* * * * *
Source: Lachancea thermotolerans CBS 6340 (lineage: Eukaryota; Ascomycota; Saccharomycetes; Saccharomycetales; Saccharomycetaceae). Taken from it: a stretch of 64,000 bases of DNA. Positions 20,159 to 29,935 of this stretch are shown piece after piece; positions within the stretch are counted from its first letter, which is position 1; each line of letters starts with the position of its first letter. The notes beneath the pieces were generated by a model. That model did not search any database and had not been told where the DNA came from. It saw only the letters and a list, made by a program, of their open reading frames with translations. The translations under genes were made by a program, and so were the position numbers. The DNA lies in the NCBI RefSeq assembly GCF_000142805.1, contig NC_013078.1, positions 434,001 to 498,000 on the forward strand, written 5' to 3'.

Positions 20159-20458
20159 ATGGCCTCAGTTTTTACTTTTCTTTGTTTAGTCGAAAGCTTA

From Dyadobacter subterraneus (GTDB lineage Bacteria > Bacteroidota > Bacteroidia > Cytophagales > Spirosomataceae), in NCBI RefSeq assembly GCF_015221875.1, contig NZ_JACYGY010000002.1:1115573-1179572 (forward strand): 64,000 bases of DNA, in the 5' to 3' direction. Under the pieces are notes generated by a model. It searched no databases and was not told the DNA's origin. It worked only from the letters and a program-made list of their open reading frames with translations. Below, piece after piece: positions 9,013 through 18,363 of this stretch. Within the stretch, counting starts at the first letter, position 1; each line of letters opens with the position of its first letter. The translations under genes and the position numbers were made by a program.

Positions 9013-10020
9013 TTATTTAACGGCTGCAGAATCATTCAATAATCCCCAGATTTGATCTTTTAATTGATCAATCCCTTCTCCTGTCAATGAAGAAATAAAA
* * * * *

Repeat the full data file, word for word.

Source: Lachancea thermotolerans CBS 6340 (lineage: Eukaryota; Ascomycota; Saccharomycetes; Saccharomycetales; Saccharomycetaceae). Taken from it: a stretch of 64,000 bases of DNA. Positions 20,159 to 29,935 of this stretch are shown piece after piece; positions within the stretch are counted from its first letter, which is position 1; each line of letters starts with the position of its first letter. The notes beneath the pieces were generated by a model. That model did not search any database and had not been told where the DNA came from. It saw only the letters and a list, made by a program, of their open reading frames with translations. The translations under genes were made by a program, and so were the position numbers. The DNA lies in the NCBI RefSeq assembly GCF_000142805.1, contig NC_013078.1, positions 434,001 to 498,000 on the forward strand, written 5' to 3'.

Positions 20159-20458
20159 ATGGCCTCAGTTTTTACTTTTCTTTGTTTAGTCGAAAGCTTA

From Dyadobacter subterraneus (GTDB lineage Bacteria > Bacteroidota > Bacteroidia > Cytophagales > Spirosomataceae), in NCBI RefSeq assembly GCF_015221875.1, contig NZ_JACYGY010000002.1:1115573-1179572 (forward strand): 64,000 bases of DNA, in the 5' to 3' direction. Under the pieces are notes generated by a model. It searched no databases and was not told the DNA's origin. It worked only from the letters and a program-made list of their open reading frames with translations. Below, piece after piece: positions 9,013 through 18,363 of this stretch. Within the stretch, counting starts at the first letter, position 1; each line of letters opens with the position of its first letter. The translations under genes and the position numbers were made by a program.

Positions 9013-10020
9013 TTATTTAACGGCTGCAGAATCATTCAATAATCCCCAGATTTGATCTTTTAATTGATCAATCCCTTCTCCTGTCAATGAAGAAATAAAA